Thursday, February 16, 2017

Buy Local!

The Metzger Heritage Farm cart at Costa's Shursave Food Shop in Coudersport has been re-stocked with our luscious certified organic potatoes.  By shopping locally and putting a bag of Potter County organic potatoes in your cart, you are supporting the local economy.

Here's a recipe tailored to our gourmet potato assortment. It's adapted from Gourmet magazine. With organic potatoes, you have no fears about pesticide residue on the skins, so why not just scrub them and leave the skins on?

Red White and Blue Potato Salad

    • 1 cup chopped green onions, divided
    • 1/2 cup Greek-style plain yogurt
    • 1/4 cup sour cream
    • 1/4 cup mayonnaise
    • 2 Tb. white wine vinegar
    • 3 tsp. Dijon mustard
    • 2 teaspoons sugar
    • 2 teaspoons salt (divided)
    • 1 teaspoon ground black pepper
    • 2-lb. bag of Metzger Heritage Farm Certified Organic Gourmet Potato Assortment
    • 10-ounce package frozen peas, thawed
    • 1 cup crumbled blue cheese (about 4 ounces)
    • Paprika
  1. Whisk 1/2 cup green onions with yogurt, sour cream, mayonnaise, vinegar, mustard, sugar, 1 tsp. salt and pepper in medium bowl. Cover and chill dressing while preparing potatoes.
  2. Place all potatoes in large saucepan. (You may want to chunk them in order to have them all be the same size so they cook evenly.) Add enough water to cover by 1 inch. Add teaspoon of salt. Bring to boil, reduce heat to medium, and boil until tender – time will vary depending on size and variety of potatoes. Drain and cool to room temperature.
  3. Cut potatoes into 1/2-inch-thick slices and place in large bowl. Add dressing, peas, and blue cheese; toss gently. Cover and chill at least 2 hours and up to 1 day.
  4. Sprinkle potato salad with paprika and remaining 1/2 cup green onions just before serving.

Tuesday, February 7, 2017

Summer Dreaming

Known in our neighborhood as "Summer Lilac"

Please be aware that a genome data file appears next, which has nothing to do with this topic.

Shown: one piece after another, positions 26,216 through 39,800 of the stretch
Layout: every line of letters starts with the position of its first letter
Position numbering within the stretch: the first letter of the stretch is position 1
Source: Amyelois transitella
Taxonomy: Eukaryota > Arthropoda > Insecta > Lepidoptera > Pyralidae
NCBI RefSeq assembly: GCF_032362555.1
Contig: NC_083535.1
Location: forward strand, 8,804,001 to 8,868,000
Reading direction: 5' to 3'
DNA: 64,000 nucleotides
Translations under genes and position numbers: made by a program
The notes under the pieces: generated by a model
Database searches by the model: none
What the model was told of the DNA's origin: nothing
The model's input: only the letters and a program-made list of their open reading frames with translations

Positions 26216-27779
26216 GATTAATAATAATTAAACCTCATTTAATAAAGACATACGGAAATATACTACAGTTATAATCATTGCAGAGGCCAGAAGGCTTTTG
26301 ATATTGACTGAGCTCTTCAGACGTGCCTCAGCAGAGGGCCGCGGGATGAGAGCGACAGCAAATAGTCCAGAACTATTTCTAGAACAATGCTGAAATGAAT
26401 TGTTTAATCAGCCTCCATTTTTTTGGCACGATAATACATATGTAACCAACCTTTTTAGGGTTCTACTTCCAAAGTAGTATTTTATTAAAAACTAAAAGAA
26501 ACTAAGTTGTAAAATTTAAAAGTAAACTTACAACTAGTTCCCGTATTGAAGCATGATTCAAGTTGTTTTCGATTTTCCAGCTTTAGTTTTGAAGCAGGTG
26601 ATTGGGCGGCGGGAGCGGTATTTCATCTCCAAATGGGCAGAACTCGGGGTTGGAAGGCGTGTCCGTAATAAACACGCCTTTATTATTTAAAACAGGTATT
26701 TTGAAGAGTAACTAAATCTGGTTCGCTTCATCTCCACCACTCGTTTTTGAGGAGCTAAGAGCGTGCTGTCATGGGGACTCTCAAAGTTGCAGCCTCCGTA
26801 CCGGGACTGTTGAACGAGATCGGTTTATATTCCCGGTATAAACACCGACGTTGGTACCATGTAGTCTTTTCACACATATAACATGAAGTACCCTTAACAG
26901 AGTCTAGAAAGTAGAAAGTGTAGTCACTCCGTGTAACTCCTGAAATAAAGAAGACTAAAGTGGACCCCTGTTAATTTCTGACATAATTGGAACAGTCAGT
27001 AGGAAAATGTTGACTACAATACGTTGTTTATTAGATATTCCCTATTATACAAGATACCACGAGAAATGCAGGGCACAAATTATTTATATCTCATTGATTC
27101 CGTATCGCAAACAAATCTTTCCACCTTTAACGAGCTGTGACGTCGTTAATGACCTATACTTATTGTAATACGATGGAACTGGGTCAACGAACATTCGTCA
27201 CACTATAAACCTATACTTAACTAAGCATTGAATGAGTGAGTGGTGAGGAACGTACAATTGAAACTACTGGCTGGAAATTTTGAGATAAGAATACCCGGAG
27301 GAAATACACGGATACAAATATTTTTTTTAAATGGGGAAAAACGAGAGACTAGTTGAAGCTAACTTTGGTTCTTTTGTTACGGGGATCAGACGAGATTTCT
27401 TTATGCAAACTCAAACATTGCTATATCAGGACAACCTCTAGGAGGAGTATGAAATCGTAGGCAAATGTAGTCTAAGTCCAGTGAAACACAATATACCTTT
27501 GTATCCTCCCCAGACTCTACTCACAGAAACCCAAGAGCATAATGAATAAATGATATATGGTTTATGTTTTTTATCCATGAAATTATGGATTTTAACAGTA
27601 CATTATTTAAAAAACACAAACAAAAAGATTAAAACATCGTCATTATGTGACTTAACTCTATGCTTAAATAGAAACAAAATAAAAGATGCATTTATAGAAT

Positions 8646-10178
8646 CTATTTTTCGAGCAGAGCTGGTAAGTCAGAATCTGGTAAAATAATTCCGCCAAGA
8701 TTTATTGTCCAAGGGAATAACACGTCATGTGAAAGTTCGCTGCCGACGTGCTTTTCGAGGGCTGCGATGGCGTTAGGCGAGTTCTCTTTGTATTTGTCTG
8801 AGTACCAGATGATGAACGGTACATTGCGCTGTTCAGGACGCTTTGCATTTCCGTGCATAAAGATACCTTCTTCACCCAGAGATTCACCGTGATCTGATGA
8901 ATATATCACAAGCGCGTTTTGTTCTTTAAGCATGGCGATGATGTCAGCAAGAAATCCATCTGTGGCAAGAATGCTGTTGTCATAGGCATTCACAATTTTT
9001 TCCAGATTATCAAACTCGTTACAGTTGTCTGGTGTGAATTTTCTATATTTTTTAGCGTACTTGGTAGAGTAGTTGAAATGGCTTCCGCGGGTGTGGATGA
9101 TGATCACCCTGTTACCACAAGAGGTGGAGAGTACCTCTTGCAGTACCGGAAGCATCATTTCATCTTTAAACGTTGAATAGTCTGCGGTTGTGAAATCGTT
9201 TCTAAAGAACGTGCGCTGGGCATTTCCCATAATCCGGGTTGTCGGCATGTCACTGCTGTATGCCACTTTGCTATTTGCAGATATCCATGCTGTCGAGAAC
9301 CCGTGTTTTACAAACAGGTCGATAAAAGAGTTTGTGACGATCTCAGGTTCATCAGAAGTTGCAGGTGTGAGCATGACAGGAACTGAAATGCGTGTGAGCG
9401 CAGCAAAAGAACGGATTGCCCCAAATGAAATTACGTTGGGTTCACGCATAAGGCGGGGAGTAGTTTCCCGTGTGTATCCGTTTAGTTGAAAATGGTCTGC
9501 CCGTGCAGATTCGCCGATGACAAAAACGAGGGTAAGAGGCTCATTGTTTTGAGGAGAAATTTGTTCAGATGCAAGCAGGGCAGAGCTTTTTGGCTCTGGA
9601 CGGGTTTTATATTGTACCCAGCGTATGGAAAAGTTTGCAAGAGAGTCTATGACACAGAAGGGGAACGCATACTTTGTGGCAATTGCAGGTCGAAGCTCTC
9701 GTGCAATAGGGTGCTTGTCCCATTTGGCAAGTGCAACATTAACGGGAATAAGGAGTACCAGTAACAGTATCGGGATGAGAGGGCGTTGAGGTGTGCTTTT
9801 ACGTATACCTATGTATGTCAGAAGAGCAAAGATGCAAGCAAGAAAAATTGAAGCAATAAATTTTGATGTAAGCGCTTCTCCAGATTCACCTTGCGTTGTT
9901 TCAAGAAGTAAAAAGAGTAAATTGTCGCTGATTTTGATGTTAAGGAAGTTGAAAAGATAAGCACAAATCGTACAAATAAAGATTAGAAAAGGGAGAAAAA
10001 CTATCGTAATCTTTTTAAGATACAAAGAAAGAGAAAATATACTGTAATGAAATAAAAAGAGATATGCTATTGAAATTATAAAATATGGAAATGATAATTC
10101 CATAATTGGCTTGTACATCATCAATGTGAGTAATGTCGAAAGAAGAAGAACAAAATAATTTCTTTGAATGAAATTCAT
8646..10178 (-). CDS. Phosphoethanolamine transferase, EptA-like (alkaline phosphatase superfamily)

This plant grows at the corner of the parking area in our front lawn. Now a tall, gangly shrub, it started as a small shoot from a plant that lives over the hill from us on Sunset Valley Farm. John Peet shared a cutting with us when I admired a similar plant that grows along Dingman Run Road where Dave and Betty Mottern live.
According to the University of Arkansas website, the name "summer lilac" was given to the early hybrids by French nurserymen, many of whom developed the French lilacs of that same period. During the 1920's the name "butterfly bush" became popular as a common name and seems to have replaced the first common name for the species.
While you're thinking of summer, don't forget that we will be offering our certified organic tomato and pepper plants for sale again in 2017. Details will follow but if you're interested in a particular variety, let us know ( and we'll try to find the certified organic seed to grow them for you.

Sunday, January 29, 2017

Organic Production

Are we the only ones who scour the produce department of grocery stores to compare organic vegetables ... and their prices ... with our own?

And when you see a sign for a Farmer's Market, do you stop to take a look ... and have a visit with the growers?

Sale price is $1.98 per pound for USDA Certified Organic apples
These were grown in Washington, where 60% of the apples
in the USA are produced.

Price is $2.99 lb.